GPs have widely differing views about their role in filling in sickness certificates, according to new research presented today (2 July 2008) at the Annual Scientific Meeting of the Society of Occupational Medicine.
In addition, many GPs also find it difficult to assess fitness for work and are concerned about their lack of training in occupational health.
The research was carried out by the Centre for Occupational and Environmental Health at the University of Manchester, and involved indepth telephone interviews with 31 GPs who had issued sickness certificates in cases submitted to The Health and Occupation Reporting network for GPs (THOR-GP).
These interviews examined issues such as the nature of the interactions between the GP and the patient, the factors that influenced whether a sicknote was given, and the GP's overall views on their role as providers of sicknotes.
One GP interviewed in the study was quoted as saying: "I think it [providing sickness certificates] affects a doctor-patient relationship, and I tend to be, in terms of preserving that, to be on the patients' side. I don't think that it's appropriate for us to be policing social services."
A recent review into the health of the working age population found that ill health was costing the country a £100bn a year – enough to run the entire NHS.
One of the key recommendations of this review was that the outdated paper-based sick note should be replaced with an electronic "fit note".
The Society of Occupational Medicine called today for occupational health doctors to be involved in the redesign of the new electronic "fit note", and for further research and robust trials to be undertaken before any new system is put into place.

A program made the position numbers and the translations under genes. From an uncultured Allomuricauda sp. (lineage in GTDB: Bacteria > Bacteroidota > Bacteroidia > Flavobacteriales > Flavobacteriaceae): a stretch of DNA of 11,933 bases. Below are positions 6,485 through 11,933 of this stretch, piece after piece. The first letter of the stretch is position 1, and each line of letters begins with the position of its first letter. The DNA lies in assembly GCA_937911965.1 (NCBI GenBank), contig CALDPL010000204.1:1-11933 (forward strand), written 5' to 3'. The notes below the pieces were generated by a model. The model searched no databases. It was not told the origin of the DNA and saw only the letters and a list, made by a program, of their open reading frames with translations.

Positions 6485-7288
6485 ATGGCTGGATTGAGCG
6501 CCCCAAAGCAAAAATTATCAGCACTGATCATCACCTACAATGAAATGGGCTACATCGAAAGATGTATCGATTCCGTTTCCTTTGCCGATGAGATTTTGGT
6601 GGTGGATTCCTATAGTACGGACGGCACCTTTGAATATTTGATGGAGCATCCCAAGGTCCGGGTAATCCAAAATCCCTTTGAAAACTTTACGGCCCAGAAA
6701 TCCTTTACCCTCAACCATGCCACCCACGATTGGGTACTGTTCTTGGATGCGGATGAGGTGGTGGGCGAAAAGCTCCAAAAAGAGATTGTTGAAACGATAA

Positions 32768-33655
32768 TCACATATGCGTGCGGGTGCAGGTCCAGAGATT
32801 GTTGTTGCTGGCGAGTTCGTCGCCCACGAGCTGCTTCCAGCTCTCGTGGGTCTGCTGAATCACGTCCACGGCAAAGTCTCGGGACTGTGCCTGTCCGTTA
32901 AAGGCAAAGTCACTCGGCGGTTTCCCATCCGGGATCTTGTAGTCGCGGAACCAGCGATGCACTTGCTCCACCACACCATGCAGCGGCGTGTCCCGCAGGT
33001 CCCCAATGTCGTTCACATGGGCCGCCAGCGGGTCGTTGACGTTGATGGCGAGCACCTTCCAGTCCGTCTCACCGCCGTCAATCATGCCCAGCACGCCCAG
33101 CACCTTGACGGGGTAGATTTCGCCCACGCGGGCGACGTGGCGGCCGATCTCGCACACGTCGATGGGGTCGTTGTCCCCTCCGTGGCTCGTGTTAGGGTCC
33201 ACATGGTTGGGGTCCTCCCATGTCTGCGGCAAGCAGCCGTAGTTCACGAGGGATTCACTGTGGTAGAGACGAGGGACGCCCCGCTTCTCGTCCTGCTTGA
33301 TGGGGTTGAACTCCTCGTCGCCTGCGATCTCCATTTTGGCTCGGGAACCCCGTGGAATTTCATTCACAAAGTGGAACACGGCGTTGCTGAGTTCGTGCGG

It also claims GPs need to be able to access the expertise that occupational health doctors and nurses offer and have fast access to treatments such as physiotherapy and psychological support.
Professor Raymond Agius, Leader of the Occupational and Environmental Health Research Group at the University of Manchester. said "This research was carried out with GPs who have a qualification in occupational health and yet many of them felt ill-equipped to deal with certification.
"Complex interactions underlie the provision of a 'fit note'. and we need to provide further opportunities for GP training in this specialty, as well as giving them and workers more access to specialist occupational health physicians."
In a separate study, of more than 1,000 cases of work-related ill-health seen by GPs, over half (55%) of all the cases given a sickness certificate were due to mental ill health. However, very few of these cases were referred on to hospital specialists.
Gordon Parker, President of the Society of Occupational Medicine said "These findings confirm what we have believed and understood for many years – that GPs struggle with the ethical and technical judgements that are required when issuing sick notes."